May 24, 2012
I was thinking about this painting today long before I got back to working on it, and I saw in my mind’s eye dancing colors all around the central “seed,” so that’s what I painted. At first I had the thought that it was chaos, but then I sensed that it was dancing. Freedom. Life force bursting out of the seed. I like it.
And I can identify. I have a persistent sense that I was restless to be born—to no longer be inside my mother. When I tap into being inside her, I keep imagining a little voice saying, “Get me out of here!!” I felt the same way in my family and in the Midwestern city where I grew up. The West has always called to me. I feel home here‚ free to explore life within and around me without feeling as though I’m in a straightjacket.
The seed was the potential, and it was good while it lasted. Now I’m happily in a different phase.
March 17, 2012
I don’t know what happened with this painting. I sat down to paint and immediately got a sense of the red S-shaped things and then some small red dots. After that, all hell broke loose. It was as if some force took hold of my hand and started jerking it around in a frenzy. It was fine, of course, though my mind told me more than once that the style didn’t match the rest of the painting. I trust that something that wanted out got out, and that’s all that matters.
I’ve been somewhat of a homebody for the last several months—most likely the result of having gone on a long and rather dissatisfying trip last October and coming home craving a period of time of not having to adapt all the time. But yesterday Charlie said that although he loves being home, he really wants to do some traveling again before long, and I started to get really restless for a new adventure. Even if we can’t actually go on a trip for a while, we’re going to start researching and planning one. This is the first time in a really long time that I haven’t had a trip on the horizon, and it’s taking its toll. We’re talking about a trip to Oregon to see a close friend of mine whom I haven’t seen in a few years, and we’re dreaming of trips to Alaska, Hawaii, and Scotland.
Here’s today’s cloud photo:
January 3, 2012
I was working on an editing project at my computer for much of the morning, and I kept visiting my blog and looking at how my painting changed between two days ago and yesterday. I kept scrolling back and forth between the two paintings, mesmerized by something I couldn’t put words to. And then it came to me—a sense that the area with the jerky purple and magenta brushstrokes is a womb containing unformed chaos out of which the sprouty, flowy things emerge.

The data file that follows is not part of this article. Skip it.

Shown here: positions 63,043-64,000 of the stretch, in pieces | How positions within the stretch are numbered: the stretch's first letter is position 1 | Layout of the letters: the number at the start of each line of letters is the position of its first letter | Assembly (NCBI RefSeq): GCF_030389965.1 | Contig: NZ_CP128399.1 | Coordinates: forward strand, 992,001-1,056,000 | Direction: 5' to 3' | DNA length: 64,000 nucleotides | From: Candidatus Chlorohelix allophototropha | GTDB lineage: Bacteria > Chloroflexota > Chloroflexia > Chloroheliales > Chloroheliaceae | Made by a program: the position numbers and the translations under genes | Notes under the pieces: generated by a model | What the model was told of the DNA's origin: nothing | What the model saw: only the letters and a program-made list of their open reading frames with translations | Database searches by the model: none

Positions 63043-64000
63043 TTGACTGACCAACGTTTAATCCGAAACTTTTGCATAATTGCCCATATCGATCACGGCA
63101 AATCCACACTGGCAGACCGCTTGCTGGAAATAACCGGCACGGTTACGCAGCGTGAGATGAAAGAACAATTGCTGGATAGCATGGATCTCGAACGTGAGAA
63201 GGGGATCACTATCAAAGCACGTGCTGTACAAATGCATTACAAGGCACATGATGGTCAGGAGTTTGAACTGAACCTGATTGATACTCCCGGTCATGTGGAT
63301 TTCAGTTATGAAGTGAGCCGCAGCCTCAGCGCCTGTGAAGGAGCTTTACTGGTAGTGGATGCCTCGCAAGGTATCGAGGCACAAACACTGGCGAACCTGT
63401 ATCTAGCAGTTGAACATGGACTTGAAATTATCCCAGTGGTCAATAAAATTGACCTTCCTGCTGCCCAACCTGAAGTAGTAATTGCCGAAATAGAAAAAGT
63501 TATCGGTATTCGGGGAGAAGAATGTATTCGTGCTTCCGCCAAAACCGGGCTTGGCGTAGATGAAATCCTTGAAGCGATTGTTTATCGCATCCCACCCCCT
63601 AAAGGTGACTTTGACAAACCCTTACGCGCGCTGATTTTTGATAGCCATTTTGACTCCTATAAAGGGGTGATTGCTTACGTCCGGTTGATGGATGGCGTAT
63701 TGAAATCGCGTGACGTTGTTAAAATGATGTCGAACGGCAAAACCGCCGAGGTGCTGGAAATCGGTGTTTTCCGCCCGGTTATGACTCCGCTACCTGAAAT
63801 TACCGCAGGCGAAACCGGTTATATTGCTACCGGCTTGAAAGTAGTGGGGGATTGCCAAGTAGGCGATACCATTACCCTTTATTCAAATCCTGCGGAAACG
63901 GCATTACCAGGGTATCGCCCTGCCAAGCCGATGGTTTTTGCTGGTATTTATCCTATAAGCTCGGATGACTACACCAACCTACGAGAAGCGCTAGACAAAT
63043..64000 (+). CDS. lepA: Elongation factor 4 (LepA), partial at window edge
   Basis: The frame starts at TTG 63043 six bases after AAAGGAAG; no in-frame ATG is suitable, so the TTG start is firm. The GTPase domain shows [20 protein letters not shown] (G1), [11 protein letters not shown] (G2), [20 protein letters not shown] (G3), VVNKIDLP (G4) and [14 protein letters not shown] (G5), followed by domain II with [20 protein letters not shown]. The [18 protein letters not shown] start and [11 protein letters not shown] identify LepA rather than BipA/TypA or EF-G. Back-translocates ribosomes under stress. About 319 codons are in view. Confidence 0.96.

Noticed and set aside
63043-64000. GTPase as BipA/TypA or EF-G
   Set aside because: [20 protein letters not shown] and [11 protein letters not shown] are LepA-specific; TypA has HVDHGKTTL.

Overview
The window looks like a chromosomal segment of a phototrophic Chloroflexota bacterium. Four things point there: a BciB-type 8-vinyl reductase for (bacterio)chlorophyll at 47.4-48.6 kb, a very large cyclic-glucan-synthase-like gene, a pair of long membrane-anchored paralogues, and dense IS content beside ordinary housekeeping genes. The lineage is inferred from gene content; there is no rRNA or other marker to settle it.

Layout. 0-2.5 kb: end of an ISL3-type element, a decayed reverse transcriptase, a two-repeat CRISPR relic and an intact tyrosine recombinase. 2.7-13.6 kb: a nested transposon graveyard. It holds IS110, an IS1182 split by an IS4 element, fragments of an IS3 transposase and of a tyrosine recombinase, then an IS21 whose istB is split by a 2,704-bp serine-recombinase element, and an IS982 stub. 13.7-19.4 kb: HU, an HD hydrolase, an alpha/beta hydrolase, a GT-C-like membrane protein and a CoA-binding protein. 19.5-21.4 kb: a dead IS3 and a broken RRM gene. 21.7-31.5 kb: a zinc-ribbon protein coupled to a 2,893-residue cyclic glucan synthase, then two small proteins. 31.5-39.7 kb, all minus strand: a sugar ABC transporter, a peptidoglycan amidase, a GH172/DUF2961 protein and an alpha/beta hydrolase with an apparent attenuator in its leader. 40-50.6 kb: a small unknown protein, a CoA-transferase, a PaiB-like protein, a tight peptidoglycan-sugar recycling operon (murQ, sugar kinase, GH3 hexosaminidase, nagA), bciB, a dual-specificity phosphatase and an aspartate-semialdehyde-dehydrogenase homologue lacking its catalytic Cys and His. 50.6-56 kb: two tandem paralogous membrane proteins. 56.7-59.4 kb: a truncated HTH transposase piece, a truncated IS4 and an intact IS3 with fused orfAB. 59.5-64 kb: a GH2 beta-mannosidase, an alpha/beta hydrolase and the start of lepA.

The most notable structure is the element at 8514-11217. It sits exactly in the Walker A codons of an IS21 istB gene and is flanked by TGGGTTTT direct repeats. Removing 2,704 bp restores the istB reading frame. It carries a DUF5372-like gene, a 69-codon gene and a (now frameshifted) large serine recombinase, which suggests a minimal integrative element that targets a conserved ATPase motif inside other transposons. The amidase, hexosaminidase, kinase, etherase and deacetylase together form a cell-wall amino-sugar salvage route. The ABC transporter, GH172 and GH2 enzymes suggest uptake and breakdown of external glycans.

I wasn’t looking for meaning—it showed up on its own. And once it did, I felt a compelling urge to dive into the chaos and swim in it. What an amazing thing to make my highest priority this afternoon to immerse myself in what’s calling to me—so different from how I’m used to prioritizing my days.
I let the jerky movements take over. They alternated with pressing, stamping, stabbing, trailing, and other movements I don’t have words for. As I was painting, a thought that came to me in my first Painting Experience workshop returned—that of the relationship between process painting and the concept of “unwinding” in craniosacral therapy. In the words of Gary Strauss, the developer of CranioSacral Unwinding,
“We are designed to digest our life each day. When we don’t and life is too hard, tension or the undigested experiences can get stuck in our body and we tighten. As we get tighter, the connective tissue gets harder and loses elasticity. In unwinding, the tension starts to back out of the system and releases.”
Every moment when I get out of the way and allow my body—my organism—to follow its natural inclinations, I’m contributing to my healing. What a concept! It’s the polar opposite of what so many of us are taught, which is to squelch our natural instincts and mold ourselves to an image. It’s no wonder we end up so armored and out of touch with ourselves. With each chaotic brushstroke, I invite the paint to soften me and lead me to my authentic self.